# Downsampling a 23 bit number to 8 bits

• nashed
In summary, the author is trying to build a system that receives coefficients and performs a Fourier approximation, and is stuck at this step as he is not sure how to sample his 23 bit number so he gets the correct shape of the function without distortions.
nashed
I'm trying to build a system that receives coefficients and performs a Fourier approximation, I need to write the system in VHDL so I'm using tables to simulate sin functions, they output an 8 bit number which is the sin of the input, then I need to multiply each sin with it's given coefficient and to prevent overflow I output a 16 bit number, next I want to sum over all the sins I have and I've determined that I need to output a 23 bit number to prevent overflow, now I need to output the result to a display which expects an 8 bit number and I'm stuck at this step as I'm not sure how to sample my 23 bit number so I get the correct shape of the function without distortions.

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Stricktly speaking, down-sampling involves changing the sample rate, not the bit depth.
You need to keep the signal in range on the screen. Can you display more than 8 bit data?
If your output is to be in dB then you might take the log (to the base two) of the 23 bit number.
If your output must be linear you will need to search for the maximum and scale the dataset.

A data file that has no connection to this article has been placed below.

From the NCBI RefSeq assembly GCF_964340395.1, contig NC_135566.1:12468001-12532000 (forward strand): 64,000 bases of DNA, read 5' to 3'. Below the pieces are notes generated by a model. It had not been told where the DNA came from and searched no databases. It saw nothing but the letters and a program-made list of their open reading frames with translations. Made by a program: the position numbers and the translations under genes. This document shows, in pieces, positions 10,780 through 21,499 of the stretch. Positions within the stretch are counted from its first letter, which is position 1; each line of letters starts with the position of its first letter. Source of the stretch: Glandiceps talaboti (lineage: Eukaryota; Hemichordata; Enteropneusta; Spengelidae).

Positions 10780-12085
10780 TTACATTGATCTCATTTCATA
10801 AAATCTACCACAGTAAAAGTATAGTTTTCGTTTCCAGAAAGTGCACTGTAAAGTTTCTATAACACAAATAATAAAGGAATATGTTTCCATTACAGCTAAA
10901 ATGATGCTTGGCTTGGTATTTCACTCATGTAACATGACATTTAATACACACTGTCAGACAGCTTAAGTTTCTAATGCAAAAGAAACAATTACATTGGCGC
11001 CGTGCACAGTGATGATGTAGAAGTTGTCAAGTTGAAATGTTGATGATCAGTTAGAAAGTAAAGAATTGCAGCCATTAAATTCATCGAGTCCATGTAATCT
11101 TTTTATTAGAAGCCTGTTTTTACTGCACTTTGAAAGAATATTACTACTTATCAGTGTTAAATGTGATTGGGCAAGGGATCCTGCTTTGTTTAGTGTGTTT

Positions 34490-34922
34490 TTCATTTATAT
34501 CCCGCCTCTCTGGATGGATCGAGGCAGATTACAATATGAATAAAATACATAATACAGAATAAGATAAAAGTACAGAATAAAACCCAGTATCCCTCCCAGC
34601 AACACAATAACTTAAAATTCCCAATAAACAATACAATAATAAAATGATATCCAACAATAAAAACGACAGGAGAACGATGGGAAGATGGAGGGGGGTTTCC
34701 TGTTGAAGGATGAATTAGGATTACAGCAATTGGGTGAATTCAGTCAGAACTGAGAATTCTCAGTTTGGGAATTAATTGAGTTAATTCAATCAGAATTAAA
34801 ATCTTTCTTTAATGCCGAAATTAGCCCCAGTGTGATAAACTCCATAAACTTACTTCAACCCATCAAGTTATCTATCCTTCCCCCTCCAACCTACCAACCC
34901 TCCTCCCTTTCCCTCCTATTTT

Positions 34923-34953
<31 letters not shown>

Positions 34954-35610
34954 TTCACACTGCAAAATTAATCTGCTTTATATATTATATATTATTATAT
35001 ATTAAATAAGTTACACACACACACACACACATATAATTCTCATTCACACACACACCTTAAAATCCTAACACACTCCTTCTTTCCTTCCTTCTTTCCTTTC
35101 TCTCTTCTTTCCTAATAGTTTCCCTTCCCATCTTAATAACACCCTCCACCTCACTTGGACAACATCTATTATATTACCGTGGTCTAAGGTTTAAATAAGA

display(i) = 255 * value(i) / maximum.
The process gain of the transform will increase the dynamic range of the output spectrum by the square root of the number of input samples.

Baluncore said:
Stricktly speaking, down-sampling involves changing the sample rate, not the bit depth.
You need to keep the signal in range on the screen. Can you display more than 8 bit data?
If your output is to be in dB then you might take the log (to the base two) of the 23 bit number.
If your output must be linear you will need to search for the maximum and scale the dataset.
display(i) = 255 * value(i) / maximum.
The process gain of the transform will increase the dynamic range of the output spectrum by the square root of the number of input samples.

Thanks for the reply! I was going for something similar, thing is my dataset is dynamic which means my maximum will change in real time, I suppose the easy solution is to always output the last 8 bits, am I correct?

nashed said:
I suppose the easy solution is to always output the last 8 bits, am I correct?